Thursday, July 26, 2012

The Rise of the Democrats?

There have been recent articles discussing how a new political action committee (PAC), launched by two Democratic Mexican-American lawmakers, has been concentrating on the Hispanic community. I think this is a great effort to get the Hispanic community to go out and become more involved in politics by voting. Now are the Democrats just informing the Hispanics on the upcoming elections or is this a form of gathering votes for the Democratic party?

The PAC is called the One Texas PAC and will be concentrating on supporting Hispanic candidates for the Texas Legislature. Although the efforts are good, I would have liked that the PAC concentrate more on informing the Hispanic community on voting, not just gathering voters for their desired candidates, but that's what PAC's do isn't it? The plan for the PAC is to go and mobilize Hispanic voters to districts where they can make a difference in elections.

Yes, the Hispanic minority is growing and will eventually become the majority, but are political parties trying to take advantage of this? Most likely. The recent Voter ID issue had claims flying all over the media, "Republicans Aim to Keep Obama Voters From Ballot Box," "Does the Texas Voter ID Law Discriminate Against Blacks, Hispanics?" So it makes sense that the Democrats are trying to gain the Hispanic community in Texas to influence the upcoming elections.

According to the article, the voter turnout for Hispanics in Texas is half the rate of the turnout in California. So why are the Democrats investing in a PAC for Hispanics in Texas? This could be the start of the Democratic part's return in dominance. With this PAC's plan to support Hispanic candidates, directly engage with the voters, and mobilize the voters to districts where they can influence elections the Democrats may begin a small set up to increase their dominance in Texas Legislature.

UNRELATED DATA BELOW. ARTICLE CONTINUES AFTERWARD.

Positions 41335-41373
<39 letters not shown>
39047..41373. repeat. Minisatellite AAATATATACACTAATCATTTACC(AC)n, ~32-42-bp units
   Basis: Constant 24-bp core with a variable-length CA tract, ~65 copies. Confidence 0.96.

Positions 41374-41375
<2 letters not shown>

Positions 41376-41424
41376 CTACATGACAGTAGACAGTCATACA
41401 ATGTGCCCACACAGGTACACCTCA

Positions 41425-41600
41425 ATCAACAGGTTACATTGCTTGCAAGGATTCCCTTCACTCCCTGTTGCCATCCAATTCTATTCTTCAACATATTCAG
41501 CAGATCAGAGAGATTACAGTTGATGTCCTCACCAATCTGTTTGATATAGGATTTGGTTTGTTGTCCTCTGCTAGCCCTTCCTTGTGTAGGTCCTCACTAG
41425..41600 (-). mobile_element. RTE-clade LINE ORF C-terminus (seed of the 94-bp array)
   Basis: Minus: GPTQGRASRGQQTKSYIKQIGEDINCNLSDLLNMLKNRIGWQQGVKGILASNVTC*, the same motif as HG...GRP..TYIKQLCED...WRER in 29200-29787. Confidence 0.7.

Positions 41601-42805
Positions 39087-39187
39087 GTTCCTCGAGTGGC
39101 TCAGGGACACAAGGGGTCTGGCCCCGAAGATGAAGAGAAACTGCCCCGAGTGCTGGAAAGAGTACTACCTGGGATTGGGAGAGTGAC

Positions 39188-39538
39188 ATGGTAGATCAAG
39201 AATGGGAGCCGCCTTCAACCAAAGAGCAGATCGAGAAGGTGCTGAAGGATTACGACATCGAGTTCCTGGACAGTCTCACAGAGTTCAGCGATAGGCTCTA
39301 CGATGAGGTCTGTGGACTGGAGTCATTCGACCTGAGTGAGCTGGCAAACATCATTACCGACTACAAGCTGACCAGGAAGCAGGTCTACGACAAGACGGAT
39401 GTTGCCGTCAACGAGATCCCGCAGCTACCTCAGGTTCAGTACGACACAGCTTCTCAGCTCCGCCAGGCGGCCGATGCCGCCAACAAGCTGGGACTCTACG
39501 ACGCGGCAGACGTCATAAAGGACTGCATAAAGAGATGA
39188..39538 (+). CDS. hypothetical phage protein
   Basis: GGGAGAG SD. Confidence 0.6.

Although I'm quite excited to see that the Democrats are trying to get the Hispanic community involved in politics, I'm not happy with the way they are trying to influence them for more votes.

The Associated Press. "Democrats start group to mobilize Hispanic voters." Article. The Daily Texan. Published July 26, 2012. Accessed July 26, 2012.

Reber, Pat. "Republicans Aim to Keep Obama Voters From Ballot Box." Article. Hispanic Business. Published July 25, 2012. Accessed July 26, 2012.

Ramirez, Rosa. "Does the Texas Voter ID Law Discriminate Against Blacks, Hispanics?." Article. National Journal. Published July 16, 2012. Accessed July 26, 2012.

"Protecting the Health of Women"

Mean Rachel wrote a post, The Texas Shame Act, on her blog about the controversy sparked by a Doonesburry comic strip regarding the Texas law that requires women to have an ultrasound before having an abortion.